Food intolerance symptoms in children
In Tel Aviv, a 26-year-old woman recently died after eating Nutella at a restaurant. The headlines from this unfortunate death, caused by the woman's severe peanut allergy, have ignited conversation about whether Israel is doing enough to protect those with food allergies.
The death of Chen Efrat has reminded many Israelis of the serious nature of food allergies, causing health authorities to begin raising awareness of the prevalence of such allergies in an attempt to get more people to take the issue seriously.
Efrat, who knew that she had a peanut allergy, reportedly asked the restaurant server repeatedly to check whether the Belgian waffle's chocolate topping was Nutella, which contains peanuts. She was assured that it was peanut-free, but was rushed to the hospital immediately after eating the dessert, and died several days later. Her parents have just filed a lawsuit against the restaurant, alleging that the waiter should not have assured their daughter that the dessert was safe.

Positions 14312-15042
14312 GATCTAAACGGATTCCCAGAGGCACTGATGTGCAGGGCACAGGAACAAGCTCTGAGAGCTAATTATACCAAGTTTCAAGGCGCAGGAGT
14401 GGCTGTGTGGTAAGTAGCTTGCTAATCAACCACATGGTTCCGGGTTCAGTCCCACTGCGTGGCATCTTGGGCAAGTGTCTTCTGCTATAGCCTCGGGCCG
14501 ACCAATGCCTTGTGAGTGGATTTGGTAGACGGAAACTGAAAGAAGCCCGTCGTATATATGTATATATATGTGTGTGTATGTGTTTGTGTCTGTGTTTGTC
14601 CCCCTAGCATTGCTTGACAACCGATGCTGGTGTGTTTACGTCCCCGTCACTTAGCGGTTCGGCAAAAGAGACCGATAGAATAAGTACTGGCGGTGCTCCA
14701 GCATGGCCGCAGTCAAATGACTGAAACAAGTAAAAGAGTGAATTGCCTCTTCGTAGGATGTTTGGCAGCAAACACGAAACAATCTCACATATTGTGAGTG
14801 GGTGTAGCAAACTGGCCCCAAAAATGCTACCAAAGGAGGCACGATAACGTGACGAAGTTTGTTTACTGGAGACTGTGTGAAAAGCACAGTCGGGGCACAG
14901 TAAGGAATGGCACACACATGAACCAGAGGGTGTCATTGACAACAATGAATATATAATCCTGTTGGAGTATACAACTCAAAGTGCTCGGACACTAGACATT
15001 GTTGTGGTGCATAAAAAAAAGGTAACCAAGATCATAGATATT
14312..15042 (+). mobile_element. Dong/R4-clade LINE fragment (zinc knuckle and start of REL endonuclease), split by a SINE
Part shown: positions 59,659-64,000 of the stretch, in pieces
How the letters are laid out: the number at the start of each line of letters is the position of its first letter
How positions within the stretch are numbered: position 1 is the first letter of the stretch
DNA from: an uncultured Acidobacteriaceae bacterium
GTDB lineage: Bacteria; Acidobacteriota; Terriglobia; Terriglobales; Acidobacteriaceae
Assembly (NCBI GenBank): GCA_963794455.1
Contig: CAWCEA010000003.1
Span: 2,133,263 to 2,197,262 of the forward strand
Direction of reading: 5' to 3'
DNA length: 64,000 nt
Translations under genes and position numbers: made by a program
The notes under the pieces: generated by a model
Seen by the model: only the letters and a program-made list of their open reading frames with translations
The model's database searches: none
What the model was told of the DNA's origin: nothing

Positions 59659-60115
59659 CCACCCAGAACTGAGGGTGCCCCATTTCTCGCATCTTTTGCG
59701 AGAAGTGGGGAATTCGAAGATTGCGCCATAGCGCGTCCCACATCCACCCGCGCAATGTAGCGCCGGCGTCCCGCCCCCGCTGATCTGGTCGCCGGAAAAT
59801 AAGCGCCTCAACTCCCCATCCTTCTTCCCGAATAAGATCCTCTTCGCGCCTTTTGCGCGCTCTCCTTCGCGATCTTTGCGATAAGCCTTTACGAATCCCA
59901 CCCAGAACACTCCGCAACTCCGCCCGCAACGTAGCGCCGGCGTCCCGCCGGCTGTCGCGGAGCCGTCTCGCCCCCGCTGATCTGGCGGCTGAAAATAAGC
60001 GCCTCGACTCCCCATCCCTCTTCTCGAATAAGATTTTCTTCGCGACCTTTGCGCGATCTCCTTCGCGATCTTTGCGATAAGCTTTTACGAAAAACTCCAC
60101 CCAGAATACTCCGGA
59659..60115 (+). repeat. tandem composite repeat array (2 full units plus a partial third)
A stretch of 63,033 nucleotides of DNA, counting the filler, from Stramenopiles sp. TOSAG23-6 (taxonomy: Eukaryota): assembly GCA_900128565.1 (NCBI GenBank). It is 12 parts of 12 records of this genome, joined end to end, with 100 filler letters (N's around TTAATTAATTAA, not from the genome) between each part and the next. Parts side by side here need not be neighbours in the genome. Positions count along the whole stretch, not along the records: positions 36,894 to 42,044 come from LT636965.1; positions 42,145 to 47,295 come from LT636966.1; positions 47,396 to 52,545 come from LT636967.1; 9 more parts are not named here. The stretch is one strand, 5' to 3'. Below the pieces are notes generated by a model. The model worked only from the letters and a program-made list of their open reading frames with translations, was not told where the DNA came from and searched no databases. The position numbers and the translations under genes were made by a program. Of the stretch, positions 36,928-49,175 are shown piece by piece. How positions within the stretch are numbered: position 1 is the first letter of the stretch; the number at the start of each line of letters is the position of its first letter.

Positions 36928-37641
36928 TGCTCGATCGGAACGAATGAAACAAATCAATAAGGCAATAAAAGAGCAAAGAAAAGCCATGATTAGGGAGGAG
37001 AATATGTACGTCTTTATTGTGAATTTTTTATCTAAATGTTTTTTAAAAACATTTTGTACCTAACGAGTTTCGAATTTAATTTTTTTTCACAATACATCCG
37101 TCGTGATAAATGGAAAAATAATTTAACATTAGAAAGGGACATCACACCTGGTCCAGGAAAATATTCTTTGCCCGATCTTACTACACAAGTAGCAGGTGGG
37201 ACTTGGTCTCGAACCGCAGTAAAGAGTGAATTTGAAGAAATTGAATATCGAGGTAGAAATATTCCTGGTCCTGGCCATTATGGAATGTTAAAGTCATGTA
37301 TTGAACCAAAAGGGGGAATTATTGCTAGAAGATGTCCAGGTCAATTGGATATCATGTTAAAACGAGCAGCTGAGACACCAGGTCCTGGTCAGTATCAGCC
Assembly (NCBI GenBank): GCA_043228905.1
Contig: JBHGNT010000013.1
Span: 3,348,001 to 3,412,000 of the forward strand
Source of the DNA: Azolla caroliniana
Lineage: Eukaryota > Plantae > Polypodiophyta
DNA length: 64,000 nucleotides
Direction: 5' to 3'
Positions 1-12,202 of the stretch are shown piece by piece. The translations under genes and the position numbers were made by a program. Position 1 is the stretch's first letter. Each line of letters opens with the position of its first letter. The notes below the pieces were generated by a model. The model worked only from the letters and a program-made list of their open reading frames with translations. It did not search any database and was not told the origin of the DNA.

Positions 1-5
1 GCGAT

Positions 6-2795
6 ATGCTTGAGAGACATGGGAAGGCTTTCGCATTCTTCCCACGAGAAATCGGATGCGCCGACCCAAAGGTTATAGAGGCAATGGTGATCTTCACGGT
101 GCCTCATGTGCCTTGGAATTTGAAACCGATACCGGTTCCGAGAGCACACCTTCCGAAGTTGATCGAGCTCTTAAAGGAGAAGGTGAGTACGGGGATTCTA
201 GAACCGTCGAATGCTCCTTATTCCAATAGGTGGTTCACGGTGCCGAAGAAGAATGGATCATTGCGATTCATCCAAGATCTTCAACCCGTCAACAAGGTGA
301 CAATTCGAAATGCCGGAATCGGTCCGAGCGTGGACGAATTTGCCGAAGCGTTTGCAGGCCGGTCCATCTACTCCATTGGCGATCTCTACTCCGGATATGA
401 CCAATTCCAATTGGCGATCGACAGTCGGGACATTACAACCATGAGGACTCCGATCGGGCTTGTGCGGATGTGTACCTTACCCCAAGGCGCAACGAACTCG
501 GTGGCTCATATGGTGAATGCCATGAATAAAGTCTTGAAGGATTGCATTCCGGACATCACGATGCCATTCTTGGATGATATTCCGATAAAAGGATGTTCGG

Allergy awareness is tricky in Israel, where most babies' first food is Bamba, corn puffs covered in peanut butter. The country's Ministry of Health currently requires products containing the eight most common food allergens to include 'contains' or 'may contain' labeling. Following Efrat's death, steps are now being taken to require clearer and more noticeable allergy warnings, similar to those found in other countries. Although there are no plans to require restaurants to list allergen warnings on the menu, Israel does plan to produce a guide to help allergen sufferers navigate restaurants and other sources of non-packaged foods.
Read more about Israel's recent push for food label reform here: http://blogs.forward.com/the-jew-and-the-carrot/140905/